International students and their difficulties

Regina Williams Culebro, Staff writer

Moving to a new country could be a new adventure full of excitement and challenges. It’s a great opportunity to learn a new culture, meet new people, try different food, etc. But as with any other challenge, moving to another country is a really hard thing to do.

Although moving to another country is very hard, usually for teenagers the most difficult thing is adjusting to a new school. International students experience many challenges in various areas, including language barriers, social and cultural differences, and even discrimination. One of the problems that international students go through is enabling conversations. Many international students learn English in their native countries, but as learning any other language, they often don’t know how to use slang or they are less familiar with them. This can make the conversations very difficult to understand.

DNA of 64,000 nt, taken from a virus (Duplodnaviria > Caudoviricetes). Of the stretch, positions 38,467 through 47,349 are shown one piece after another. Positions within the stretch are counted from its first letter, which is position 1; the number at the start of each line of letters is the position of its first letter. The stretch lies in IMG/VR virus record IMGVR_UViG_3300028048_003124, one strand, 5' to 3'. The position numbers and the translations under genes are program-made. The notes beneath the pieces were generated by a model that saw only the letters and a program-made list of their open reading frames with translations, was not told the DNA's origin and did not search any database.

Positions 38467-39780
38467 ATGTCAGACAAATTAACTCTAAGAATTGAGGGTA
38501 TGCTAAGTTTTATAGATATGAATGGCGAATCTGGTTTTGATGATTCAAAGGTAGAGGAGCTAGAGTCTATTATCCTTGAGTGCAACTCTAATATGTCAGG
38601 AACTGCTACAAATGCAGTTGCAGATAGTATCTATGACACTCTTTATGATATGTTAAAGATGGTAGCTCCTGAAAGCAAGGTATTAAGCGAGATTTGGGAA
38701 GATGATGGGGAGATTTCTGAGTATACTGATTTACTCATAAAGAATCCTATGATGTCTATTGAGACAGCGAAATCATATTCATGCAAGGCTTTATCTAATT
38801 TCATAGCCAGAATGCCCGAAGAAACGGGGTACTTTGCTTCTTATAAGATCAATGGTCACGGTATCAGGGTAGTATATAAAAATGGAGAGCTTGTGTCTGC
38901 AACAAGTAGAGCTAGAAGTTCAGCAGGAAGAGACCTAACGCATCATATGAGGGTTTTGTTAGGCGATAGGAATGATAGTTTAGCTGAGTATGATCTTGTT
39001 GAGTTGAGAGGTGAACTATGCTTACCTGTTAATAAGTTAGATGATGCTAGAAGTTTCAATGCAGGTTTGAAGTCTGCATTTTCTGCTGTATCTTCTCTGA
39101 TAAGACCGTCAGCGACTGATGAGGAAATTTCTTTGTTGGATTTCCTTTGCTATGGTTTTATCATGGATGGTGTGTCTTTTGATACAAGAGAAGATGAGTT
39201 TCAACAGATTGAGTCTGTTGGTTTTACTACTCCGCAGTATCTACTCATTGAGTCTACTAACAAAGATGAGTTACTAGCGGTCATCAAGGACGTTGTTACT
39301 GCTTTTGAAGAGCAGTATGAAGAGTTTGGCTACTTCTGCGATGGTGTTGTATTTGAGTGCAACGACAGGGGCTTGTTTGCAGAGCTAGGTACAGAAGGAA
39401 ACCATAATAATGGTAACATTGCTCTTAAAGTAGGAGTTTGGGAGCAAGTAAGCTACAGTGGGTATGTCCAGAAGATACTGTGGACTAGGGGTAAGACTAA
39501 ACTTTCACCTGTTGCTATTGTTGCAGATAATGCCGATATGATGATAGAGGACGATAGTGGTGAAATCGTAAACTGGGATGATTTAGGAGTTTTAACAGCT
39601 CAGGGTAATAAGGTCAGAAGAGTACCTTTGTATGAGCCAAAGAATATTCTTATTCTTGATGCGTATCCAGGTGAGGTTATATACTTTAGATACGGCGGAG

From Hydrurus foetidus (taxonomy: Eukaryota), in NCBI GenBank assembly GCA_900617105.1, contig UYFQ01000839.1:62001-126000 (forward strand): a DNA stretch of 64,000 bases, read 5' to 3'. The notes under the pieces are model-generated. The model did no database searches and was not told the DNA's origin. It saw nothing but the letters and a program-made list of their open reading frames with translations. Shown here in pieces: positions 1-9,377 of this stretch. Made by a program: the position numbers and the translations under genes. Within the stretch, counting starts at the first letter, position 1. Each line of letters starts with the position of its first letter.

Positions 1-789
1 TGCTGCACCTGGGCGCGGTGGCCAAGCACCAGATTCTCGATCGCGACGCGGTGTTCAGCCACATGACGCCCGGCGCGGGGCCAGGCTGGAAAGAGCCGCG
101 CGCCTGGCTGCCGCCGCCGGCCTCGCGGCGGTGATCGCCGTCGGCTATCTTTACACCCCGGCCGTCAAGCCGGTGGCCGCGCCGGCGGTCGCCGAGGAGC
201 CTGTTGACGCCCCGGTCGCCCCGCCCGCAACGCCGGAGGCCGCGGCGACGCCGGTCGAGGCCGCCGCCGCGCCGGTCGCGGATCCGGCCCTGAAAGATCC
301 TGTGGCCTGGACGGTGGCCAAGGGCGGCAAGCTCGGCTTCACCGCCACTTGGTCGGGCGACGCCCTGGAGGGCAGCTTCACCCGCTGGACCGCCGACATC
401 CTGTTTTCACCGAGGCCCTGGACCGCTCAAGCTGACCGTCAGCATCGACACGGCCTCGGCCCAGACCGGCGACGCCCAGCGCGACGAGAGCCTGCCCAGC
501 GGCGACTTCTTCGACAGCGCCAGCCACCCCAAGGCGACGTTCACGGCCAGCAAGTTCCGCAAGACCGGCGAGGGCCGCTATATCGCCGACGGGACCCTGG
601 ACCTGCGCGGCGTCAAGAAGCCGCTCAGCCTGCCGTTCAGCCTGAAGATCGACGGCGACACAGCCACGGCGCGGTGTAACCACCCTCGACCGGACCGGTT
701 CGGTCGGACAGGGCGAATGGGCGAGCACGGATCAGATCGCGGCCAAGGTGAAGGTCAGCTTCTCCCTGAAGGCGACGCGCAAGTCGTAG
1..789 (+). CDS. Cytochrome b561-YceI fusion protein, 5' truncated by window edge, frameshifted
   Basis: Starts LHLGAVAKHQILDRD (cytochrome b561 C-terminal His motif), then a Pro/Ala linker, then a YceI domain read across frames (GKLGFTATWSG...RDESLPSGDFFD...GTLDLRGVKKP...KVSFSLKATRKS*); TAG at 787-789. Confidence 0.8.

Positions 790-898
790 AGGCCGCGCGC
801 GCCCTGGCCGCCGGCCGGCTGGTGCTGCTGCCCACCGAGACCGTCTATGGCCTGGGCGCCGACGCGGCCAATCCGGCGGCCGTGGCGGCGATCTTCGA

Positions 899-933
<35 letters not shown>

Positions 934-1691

They can be scared of asking for clarification; most international students won’t ask others to explain things they struggle with, for fear of their lack of understanding being seen negatively by their teachers or classmates, keeping the problems to themselves, and usually getting bad grades.

Unfortunately, international students are often subject to stereotypes. American high schools don’t normally expose students to a real-life understanding of cultures in other countries outside of their history classes. There are many students that are not familiar with those cultures at all, or they may be aware of only historical stereotypes. This leads many American students to assume that international students are like the stereotypes they have seen.

Some solutions for these problems could be for teachers and American students to encourage international students to ask for help if they need it and to fully explain things to them, so international students don’t have to fear making some mistakes with the language. They shouldn’t feel insecure about not speaking English perfectly. Just 1 in 5 Americans can speak another language fluently; they have to feel proud that they can communicate and learn in two or more languages. It would be great if students from other countries and cultures could talk about their traditions, beliefs, holidays, and food. American students could start appreciating and respecting different cultures through these conversations.